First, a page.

Health Coverage a Struggle Even After Reforms

by Vanessa Jones on  March 31, 2014 at 2:36 PM Health Insurance News
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The residents of Massachusetts - USA- struggle with health insurance even after the health care reform law in 2006. Many more residents had health insurance covers in 2012 but were struggling to pay medical bills since 2006.
 Health Coverage a Struggle Even After Reforms
Health Coverage a Struggle Even After Reforms

Families are forced to use savings, working longer hours cutting back other expenses and at times even declaring bankruptcy to pay for prescriptions, surgeries and medical tests according to reports commissioned by the Blue Cross Blue Shield of Massachusetts Foundation and the Robert Wood Johnson Foundation.

"Even though people have coverage, they can't get care," Audrey Shelto, president of Blue Cross Blue Shield of Massachusetts Foundation, said. In 2012 a record of 94.6% non elderly people had insurance the highest rate in the country. Many residents can't afford the cost of co-payments and deductibles.

Brian Rosman of Health Care for All, a patient advocacy group, said "You could be stuck with really bad out-of-pocket bills every time you go see a doctor or fill a prescription," he said. "This trend is getting worse and affecting more people." People enrolled under employer sponsored insurance had high deductibles and these numbers were higher for people who worked in small firms. "The small business guys get stuck every time with higher rates," Wendy Northcross of the Cape Cod Chamber of Commerce said. "It's going to get worse."

William Zammer of Cape Cod Restaurants Inc. said his company dropped Blue Cross Blue Shield because of an 18 percent price increase in favor of a less expensive Harvard Pilgrim option that charges $22,000 a year for a family plan, half of which he pays. The escalating costs of health care are forcing Cape Cod Beer to make some hard decisions, Marcus said. She said the company started requiring employees to pay a deductible only this year and has always covered 100 percent of the premium cost.

Now, Marcus said, "We're going to have to push some of it back onto the employees." And patients are delaying care, Dr. Timothy Biliouris said. He said patients sometimes wait until they are age 65 and qualify for Medicare to get certain treatments. "Health insurance has become the single largest monthly expense for many families, often surpassing mortgage payments," he wrote in an email. "And the cost increases EVERY year. There are simply too many horses feeding at this trough. Overpriced medications, astronomical hospital fees, assembly line medical procedures, growth-based insurance strategies, and barriers to medical care are all important contributors. One entity must be created to control costs and waste. I call it the Harry Truman model of medicine."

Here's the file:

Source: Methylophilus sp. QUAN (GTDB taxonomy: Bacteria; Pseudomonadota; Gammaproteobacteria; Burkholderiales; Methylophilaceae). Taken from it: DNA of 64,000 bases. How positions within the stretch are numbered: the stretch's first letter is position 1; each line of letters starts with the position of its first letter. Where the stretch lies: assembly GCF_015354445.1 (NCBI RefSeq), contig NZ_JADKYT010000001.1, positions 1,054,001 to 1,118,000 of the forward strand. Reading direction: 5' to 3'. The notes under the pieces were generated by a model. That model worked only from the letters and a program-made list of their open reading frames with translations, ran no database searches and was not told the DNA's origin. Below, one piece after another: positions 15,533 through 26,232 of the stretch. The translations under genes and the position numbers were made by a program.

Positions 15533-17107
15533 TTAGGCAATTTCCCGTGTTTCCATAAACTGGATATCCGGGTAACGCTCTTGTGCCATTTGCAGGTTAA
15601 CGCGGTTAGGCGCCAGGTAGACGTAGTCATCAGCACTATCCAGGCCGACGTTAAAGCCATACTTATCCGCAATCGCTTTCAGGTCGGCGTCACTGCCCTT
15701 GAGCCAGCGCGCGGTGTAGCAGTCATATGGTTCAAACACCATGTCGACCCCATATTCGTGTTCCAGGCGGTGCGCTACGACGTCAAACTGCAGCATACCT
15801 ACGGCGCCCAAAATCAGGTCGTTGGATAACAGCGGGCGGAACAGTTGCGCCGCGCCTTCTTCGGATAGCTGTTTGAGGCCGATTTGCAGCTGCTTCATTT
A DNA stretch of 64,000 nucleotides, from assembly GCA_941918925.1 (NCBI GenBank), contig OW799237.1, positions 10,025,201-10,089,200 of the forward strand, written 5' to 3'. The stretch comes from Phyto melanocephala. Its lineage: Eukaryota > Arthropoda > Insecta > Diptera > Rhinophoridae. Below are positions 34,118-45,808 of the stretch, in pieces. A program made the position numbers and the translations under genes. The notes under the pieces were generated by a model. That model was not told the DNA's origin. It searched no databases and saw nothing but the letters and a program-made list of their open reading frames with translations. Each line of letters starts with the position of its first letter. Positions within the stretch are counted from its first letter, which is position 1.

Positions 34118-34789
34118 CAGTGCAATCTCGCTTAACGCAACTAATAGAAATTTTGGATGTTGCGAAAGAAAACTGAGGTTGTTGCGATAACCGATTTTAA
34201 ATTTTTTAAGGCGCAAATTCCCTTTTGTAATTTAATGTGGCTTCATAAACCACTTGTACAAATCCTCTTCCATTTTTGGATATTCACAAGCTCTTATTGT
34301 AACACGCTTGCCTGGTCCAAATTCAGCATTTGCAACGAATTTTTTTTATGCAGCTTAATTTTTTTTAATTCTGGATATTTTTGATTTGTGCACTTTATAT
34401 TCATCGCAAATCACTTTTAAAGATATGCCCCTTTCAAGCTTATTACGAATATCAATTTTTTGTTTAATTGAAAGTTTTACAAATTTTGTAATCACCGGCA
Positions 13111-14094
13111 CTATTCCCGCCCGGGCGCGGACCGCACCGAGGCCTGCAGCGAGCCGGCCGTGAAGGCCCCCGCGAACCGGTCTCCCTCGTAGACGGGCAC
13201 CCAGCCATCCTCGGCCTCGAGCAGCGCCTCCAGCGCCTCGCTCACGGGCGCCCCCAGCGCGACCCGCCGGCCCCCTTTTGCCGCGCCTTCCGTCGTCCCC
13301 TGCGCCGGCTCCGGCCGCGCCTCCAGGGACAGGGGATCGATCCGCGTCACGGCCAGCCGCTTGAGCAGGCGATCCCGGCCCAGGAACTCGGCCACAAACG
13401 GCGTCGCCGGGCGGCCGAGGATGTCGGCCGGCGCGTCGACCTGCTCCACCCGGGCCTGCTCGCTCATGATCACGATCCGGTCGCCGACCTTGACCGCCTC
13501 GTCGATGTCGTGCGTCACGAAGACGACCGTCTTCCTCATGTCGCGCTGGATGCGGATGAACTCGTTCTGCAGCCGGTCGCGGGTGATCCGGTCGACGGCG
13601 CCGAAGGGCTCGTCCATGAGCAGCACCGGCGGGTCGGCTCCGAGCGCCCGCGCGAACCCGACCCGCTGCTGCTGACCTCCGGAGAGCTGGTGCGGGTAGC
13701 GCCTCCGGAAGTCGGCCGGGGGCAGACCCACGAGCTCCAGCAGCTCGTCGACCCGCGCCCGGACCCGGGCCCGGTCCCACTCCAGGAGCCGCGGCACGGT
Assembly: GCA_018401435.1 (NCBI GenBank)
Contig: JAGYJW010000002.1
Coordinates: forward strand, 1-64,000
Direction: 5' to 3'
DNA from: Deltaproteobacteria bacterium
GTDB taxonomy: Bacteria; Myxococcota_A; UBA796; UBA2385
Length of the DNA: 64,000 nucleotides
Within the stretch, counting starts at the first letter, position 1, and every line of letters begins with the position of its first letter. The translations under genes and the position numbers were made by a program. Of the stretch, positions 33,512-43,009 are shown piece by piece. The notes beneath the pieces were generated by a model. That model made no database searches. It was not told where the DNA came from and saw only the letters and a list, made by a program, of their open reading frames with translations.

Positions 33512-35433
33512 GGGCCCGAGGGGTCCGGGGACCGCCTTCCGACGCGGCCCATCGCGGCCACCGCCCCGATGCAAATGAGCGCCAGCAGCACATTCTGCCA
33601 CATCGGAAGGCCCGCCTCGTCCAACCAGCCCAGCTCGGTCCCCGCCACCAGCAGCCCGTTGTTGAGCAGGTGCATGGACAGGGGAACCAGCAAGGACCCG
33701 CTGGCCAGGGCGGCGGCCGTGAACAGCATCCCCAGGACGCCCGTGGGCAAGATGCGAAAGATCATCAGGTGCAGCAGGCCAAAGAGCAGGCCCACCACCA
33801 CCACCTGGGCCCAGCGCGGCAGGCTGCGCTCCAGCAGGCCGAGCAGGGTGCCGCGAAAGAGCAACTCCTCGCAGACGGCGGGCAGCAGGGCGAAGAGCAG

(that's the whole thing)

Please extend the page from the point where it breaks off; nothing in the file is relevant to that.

Among the common types of care that led to high medical bills were tests, surgical procedures, emergency care and treatment for chronic ailments. A health cost containment act passed in 2012 allowed people to find out the price of procedures in advance and to compare what hospitals pay insurance companies. The new federal health coverage act expands the number of individuals who qualify for subsidized insurance under Massachusetts Health Connector programs by increasing income eligibility from 300 to 400 percent of the federal poverty level.

In addition, the federal health reform law allowed Massachusetts to expand the income eligibility guidelines for its long-standing MassHealth program, also known as Medicaid. Those who meet the income eligibility guidelines are happy with their coverage, Coxe said.

Massachusetts health reform advised people who were offered insurance by their employer to take it, regardless of whether their income level qualified them for subsidized care. The new federal law allows individuals who meet certain criteria to reject their employer's insurance in favor of subsidized care, Coxe said. The rising costs of insurance and availability of subsidized care are putting some employers in confounding situations.

Zammer said an employee asked him to decrease his salary by $500 so that he could qualify for a subsidized plan through the Massachusetts Health Connector. In a similar mode, another employee asked to have hours cut, Zammer said. Consultants have advised him to stop offering insurance and let employees who qualify get subsidized care, he said. "It's a very complicated situation for an employer."


Hannah Punitha (IRDA Licence Number: 2710062)

Cynthia McCormick, March 2014

Source: Medindia

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